Under his spell: Lawrence Ray abuse victims speak out

ABC News

(NEW YORK) -- For years, Daniel Levin and Felicia Rosario suffered cruel physical, sexual and psychological abuse at the hands of Lawrence Ray – much of the terror disturbingly recorded by Ray or at his behest.

Ray was sentenced to 60 years in prison in January for manipulating Levin, Rosario and a group of their friends in a New York home they shared, and exploiting them for extortion, sex trafficking and forced labor. Levin and Rosario said they can now rebuild their lives with the knowledge that justice has been served.

"I was just reeling, taking it in that I live in a world where my abuser is no longer a threat," Levin, who left Ray in 2013, told ABC News' Linsey Davis.

Levin and Rosario spoke candidly with "Impact x Nightline" for an episode now streaming on Hulu and shared details about their abuse and how they mustered the courage to speak out against him. Their stories also documented in the new Hulu series "Stolen Youth: Inside the Cult at Sarah Lawrence."

Levin was starting his sophomore year at Sarah Lawrence College in 2010 when his roommate Talia Ray introduced him to her father. Talia had mentioned Ray to Levin and their group of friends before, saying he was leaving prison soon after being wrongfully imprisoned and needed a place to stay. Levin would later learn that Ray had been sentenced for security fraud.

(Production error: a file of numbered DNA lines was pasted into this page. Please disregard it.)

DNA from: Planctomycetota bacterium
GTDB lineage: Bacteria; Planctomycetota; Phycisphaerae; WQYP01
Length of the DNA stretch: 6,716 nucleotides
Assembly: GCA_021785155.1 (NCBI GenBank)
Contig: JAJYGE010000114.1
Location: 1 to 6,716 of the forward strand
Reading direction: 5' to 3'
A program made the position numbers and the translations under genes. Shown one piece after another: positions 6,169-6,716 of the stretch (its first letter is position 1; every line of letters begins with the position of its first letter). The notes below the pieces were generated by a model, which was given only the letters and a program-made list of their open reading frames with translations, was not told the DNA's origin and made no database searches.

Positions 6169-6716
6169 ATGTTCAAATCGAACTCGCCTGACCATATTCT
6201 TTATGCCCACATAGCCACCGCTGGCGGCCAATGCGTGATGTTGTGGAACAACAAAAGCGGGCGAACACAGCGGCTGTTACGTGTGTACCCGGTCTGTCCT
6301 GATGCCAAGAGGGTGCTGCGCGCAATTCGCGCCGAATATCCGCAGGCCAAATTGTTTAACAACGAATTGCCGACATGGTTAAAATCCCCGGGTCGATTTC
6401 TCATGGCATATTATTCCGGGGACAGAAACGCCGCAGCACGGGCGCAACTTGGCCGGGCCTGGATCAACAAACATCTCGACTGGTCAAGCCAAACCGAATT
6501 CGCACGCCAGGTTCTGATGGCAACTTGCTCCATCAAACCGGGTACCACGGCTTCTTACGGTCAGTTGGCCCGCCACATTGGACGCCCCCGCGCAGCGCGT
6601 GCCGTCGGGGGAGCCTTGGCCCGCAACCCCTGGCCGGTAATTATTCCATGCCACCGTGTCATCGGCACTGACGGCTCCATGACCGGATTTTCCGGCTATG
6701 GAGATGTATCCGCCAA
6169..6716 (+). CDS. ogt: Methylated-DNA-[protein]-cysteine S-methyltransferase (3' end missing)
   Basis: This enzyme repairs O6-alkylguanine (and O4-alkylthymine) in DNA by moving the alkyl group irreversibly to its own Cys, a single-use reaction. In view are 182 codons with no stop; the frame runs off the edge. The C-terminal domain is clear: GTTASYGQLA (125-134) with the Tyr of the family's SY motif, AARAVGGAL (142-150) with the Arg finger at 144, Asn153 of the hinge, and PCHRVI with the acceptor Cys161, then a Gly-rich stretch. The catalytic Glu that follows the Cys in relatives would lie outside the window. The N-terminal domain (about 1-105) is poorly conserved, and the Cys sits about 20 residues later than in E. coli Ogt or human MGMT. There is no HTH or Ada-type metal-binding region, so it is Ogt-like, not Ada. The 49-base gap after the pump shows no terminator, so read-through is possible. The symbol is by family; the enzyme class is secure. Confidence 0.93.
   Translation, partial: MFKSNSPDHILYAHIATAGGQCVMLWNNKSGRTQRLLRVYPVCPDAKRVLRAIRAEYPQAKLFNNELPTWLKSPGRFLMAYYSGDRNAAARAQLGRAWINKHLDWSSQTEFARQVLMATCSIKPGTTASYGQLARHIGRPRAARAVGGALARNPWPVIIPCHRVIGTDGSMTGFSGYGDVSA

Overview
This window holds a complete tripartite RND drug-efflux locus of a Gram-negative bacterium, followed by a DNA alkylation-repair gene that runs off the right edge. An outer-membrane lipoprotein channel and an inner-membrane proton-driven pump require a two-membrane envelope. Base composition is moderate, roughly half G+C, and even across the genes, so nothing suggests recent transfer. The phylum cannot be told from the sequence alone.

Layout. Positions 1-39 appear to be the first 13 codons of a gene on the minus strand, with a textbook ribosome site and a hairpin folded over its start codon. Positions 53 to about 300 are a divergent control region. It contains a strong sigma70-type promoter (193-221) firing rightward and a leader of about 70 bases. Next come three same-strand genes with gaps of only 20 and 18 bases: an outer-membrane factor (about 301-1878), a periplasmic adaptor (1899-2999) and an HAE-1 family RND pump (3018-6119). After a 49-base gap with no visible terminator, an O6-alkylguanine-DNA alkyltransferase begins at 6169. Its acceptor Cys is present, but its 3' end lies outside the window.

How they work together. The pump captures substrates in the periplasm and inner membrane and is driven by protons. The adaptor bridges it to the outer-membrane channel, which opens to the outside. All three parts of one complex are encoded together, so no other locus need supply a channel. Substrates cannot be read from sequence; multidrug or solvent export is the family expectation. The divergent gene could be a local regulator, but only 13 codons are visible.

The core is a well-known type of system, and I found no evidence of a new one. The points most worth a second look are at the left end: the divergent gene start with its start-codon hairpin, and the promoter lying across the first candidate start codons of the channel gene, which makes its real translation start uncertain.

When Ray first moved into his daughter's dorm house, the friends thought he was odd but harmless. But slowly, he grew close to some of them, often spending all night speaking with them and offering advice. Levin eventually sought Ray out at the end of his sophomore year to talk about his fracturing relationship with a girlfriend.

"He seemed to understand the things I struggled with, that I was insecure about my body, that I was unsure about my sexuality," Levin said.

Not only did Levin appreciate the conversation at the time, he says Ray also offered him a free place to stay in the city during the summer. Soon he was living in a one-bedroom apartment on the Upper East Side with Ray and four friends. The group celebrating birthdays and the holidays together.

More friends would move in with the housemates including Felicia Rosario, the older sister of one of Levin's college housemates, who was living in Los Angeles completing a psychiatry residency after graduating Harvard and Columbia Med School.